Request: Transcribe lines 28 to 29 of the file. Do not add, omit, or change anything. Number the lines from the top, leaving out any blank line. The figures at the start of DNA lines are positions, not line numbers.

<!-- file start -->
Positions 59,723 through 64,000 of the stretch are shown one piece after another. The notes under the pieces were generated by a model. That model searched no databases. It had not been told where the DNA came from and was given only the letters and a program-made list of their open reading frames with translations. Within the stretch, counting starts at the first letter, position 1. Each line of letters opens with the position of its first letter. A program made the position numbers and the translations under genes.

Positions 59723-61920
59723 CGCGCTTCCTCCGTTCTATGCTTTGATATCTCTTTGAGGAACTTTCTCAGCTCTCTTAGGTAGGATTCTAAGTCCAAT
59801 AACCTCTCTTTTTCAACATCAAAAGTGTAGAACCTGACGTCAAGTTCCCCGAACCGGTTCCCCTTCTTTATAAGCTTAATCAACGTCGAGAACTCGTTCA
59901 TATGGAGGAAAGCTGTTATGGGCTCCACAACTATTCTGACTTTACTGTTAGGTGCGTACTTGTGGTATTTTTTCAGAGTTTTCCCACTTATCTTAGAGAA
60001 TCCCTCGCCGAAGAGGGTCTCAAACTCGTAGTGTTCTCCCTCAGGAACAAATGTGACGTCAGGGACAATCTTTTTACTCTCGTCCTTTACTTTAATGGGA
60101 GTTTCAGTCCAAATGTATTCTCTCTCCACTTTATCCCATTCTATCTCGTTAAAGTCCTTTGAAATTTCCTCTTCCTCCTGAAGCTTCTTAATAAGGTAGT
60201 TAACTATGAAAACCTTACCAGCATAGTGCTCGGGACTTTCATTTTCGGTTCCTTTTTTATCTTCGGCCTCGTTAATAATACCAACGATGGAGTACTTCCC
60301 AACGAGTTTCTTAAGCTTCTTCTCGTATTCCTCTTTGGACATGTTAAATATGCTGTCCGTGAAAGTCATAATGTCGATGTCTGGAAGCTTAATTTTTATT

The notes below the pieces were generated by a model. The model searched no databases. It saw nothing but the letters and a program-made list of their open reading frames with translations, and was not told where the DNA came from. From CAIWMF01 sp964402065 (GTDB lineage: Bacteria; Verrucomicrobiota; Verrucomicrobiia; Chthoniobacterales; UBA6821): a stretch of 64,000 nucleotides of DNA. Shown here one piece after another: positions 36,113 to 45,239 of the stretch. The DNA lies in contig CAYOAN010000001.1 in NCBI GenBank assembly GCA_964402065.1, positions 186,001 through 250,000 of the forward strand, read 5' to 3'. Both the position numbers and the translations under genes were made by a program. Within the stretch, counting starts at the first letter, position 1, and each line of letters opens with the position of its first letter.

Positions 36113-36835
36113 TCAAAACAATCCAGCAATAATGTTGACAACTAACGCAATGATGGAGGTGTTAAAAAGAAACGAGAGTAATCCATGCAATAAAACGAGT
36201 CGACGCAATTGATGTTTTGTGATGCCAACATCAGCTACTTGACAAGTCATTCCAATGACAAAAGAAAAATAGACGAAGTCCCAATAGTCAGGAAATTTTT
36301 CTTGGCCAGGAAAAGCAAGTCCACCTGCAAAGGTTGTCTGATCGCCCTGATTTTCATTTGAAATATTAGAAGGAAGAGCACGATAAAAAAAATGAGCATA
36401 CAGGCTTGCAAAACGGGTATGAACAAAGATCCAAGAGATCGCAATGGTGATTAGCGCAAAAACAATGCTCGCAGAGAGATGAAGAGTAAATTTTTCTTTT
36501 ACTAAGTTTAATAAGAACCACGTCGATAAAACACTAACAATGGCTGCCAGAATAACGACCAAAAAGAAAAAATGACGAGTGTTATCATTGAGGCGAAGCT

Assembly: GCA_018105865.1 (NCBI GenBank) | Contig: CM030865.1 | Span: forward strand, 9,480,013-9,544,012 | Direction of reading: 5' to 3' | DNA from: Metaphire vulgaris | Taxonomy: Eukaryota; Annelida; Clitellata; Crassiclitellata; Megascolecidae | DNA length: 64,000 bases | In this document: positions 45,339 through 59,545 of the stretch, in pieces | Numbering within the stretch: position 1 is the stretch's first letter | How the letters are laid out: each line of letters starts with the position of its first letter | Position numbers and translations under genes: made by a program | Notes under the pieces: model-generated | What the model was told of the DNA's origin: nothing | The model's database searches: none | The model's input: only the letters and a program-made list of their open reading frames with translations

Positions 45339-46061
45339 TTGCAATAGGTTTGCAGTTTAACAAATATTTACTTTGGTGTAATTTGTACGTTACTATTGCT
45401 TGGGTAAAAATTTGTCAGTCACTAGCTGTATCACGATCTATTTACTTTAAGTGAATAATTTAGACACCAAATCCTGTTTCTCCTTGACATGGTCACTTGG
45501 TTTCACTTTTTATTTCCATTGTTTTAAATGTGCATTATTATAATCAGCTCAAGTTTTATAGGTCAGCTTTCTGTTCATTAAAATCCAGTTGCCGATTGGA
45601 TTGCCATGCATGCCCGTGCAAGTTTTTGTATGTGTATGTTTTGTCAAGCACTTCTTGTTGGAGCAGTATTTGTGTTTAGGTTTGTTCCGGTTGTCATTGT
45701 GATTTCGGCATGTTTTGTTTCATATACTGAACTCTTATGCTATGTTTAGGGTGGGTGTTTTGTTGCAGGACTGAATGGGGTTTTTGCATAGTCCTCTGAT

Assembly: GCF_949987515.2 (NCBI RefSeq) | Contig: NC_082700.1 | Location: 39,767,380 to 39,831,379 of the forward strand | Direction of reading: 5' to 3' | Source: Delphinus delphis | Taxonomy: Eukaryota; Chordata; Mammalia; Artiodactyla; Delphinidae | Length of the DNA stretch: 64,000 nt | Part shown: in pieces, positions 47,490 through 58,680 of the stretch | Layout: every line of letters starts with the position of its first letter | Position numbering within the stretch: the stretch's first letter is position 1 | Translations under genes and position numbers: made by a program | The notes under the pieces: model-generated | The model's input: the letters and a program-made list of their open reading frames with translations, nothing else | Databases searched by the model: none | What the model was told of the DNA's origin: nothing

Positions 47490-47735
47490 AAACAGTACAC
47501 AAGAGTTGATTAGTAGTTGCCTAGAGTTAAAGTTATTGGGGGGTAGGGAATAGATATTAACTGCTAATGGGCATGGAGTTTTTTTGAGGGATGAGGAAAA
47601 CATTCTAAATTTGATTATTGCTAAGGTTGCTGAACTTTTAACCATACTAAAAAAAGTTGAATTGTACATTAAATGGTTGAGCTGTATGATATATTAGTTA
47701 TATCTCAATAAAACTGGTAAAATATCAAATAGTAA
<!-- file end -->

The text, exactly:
47601 CATTCTAAATTTGATTATTGCTAAGGTTGCTGAACTTTTAACCATACTAAAAAAAGTTGAATTGTACATTAAATGGTTGAGCTGTATGATATATTAGTTA
47701 TATCTCAATAAAACTGGTAAAATATCAAATAGTAA